He needs to be fixed, and so he goes to God, the Great Fixer, the Great Repairer of Souls, the Great Weaver of Broken Threads.
David knows a lot about God, and right now the most important thing he knows about God is that God doesn't throw away things. He knows that "The LORD is merciful and gracious, slow to anger and abounding in steadfast love. … He does not deal with us according to our sins, nor repay us according to our iniquities" (103:8, 10). That's why he can pray, "Do not cast me away from your presence, and do not take your holy spirit from me" (v. 11).
God will not cast us away from the divine presence. When we feel far from God, it is not because God has moved.
We're the ones who have moved. It could be because we have had a "throwaway God," a God to whom we listen when it's convenient, a God to whom we pray only when in distress, a God who has become largely irrelevant because we really don't apply the knowledge of God to our day-to-day lives.
God does not cast us away. God repairs and redeems. "For I will restore health to you, and your wounds I will heal, declares the LORD" (Jeremiah 30:17, ESV).
"I will restore to you the years that the swarming locust has eaten" (Joel 2:25-26, ESV).
"Come now, let us reason together, says the LORD: though your sins are like scarlet, they shall be as white as snow; though they are red like crimson, they shall become like wool" (Isaiah 1:18, ESV).
The big fix is mediated from God to us by Jesus Christ: "In whom we have redemption ... the forgiveness of sins" (Ephesians 1:7 KJV).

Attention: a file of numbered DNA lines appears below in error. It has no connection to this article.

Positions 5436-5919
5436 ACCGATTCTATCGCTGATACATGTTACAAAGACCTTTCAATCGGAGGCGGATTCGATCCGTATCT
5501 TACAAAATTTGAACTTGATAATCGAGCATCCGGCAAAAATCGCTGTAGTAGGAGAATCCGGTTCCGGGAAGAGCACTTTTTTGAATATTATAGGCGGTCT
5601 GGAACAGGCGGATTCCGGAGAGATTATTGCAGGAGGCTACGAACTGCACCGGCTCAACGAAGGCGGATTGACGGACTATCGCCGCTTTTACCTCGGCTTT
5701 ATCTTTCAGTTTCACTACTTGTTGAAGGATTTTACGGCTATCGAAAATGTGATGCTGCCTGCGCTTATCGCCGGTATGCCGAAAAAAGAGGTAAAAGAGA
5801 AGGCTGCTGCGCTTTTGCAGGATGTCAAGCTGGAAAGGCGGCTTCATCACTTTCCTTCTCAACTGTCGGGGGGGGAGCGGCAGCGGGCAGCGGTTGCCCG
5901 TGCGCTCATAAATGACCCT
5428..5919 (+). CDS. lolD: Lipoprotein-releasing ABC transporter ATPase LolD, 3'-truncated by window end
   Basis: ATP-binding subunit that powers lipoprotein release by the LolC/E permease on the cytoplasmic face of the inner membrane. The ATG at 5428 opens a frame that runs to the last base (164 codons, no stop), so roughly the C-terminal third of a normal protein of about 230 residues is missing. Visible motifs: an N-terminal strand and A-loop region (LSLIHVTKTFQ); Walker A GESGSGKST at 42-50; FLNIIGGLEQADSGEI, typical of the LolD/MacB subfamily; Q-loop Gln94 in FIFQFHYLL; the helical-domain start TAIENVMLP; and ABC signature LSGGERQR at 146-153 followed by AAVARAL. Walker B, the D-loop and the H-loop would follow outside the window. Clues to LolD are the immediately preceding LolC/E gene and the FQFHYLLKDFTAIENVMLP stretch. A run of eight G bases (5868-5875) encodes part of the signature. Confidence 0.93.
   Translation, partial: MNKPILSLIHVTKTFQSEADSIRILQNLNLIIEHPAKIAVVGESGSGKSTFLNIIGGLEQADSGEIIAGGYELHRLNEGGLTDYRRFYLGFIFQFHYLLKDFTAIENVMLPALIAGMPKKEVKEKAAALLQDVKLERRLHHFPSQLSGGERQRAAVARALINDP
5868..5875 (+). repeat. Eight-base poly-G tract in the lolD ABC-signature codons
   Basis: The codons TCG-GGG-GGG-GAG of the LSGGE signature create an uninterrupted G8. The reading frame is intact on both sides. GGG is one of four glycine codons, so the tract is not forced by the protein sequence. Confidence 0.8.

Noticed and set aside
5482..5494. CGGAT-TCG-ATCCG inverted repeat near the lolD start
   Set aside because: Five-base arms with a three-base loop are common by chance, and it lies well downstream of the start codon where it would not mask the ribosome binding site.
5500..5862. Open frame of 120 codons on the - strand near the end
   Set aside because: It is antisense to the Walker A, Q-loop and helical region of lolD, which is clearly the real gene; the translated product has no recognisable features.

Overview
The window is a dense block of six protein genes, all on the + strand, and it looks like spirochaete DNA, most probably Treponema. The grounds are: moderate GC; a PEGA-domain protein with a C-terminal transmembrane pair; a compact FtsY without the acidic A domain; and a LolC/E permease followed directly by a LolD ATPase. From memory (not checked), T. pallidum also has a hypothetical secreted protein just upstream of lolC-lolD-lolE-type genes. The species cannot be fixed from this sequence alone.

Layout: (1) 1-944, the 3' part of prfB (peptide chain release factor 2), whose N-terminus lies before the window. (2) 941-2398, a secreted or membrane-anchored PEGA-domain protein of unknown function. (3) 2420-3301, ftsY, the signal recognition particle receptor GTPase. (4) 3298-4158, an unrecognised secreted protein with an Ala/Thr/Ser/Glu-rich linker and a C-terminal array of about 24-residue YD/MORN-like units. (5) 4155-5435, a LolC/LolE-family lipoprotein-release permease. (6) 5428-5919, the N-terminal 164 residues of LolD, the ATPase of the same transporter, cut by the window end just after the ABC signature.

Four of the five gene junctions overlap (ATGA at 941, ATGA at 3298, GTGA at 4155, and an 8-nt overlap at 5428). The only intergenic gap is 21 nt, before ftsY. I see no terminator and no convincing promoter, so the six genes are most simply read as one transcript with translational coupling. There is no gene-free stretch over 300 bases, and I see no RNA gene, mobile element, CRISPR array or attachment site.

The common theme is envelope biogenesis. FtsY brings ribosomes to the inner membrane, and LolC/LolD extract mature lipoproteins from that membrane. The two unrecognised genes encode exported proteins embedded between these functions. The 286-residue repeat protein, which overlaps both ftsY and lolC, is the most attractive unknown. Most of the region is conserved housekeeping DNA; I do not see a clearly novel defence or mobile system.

Repair. This is what God does. We should take our sorry souls to God's Repair Café because God knows how to make things new!
The cost of a repair job at God's Fix-It Shop?
But you do need to know that something's broken.
There's no point stopping by God's Repair Café just to say, "Hey, I'm good," and then go on your way.
Notice David's attitude. He knows he needs some treatment. "Wash me thoroughly from my iniquity, and cleanse me from my sin. For I know my transgressions, and my sin is ever before me" (vv. 2-3).
Acknowledging the problem is a key factor, and this psalm is full of it. "Against you, you alone, have I sinned, and done what is evil in your sight, so that you are justified in your sentence and blameless when you pass judgment" (v. 4). David gets even more dramatic, "Indeed, I was born guilty" (v. 5).
Submitting to treatment is also important. David asks for specific remedies.
If there is a cost, this is it: acknowledging that we need help, and accepting the help that is offered. "The sacrifice [or cost] acceptable to God is a broken spirit; a broken and contrite heart, O God, you will not despise" (v. 17).
Let's remember that David's remorse was all about his own brokenness, not someone else's.
God is in the repair business; we're not. At least, we are not asked to go around fixing people. This is dangerous stuff. People stay in abusive relationships believing they can fix the abuser. No, they can't.
Some people think other people need to be "fixed." What they really mean is that they disapprove of their behavior.
Some people don't want to be fixed, don't need to be fixed and certainly not by you!
Going to God's Repair Café is personal. This is about our recognition of our own brokenness -- not someone else's.
We begin our observance of Lent with Ash Wednesday. This is a day of penitence, and this is a penitential season. The psalm reading is a penitential psalm, one of seven in the Psalter. This service can be considered a sort of Repair Café experience. We come together to do our private business with God, but we do so together, with the support and encouragement of others.
God is a great healer. There is nothing and no one God cannot restore.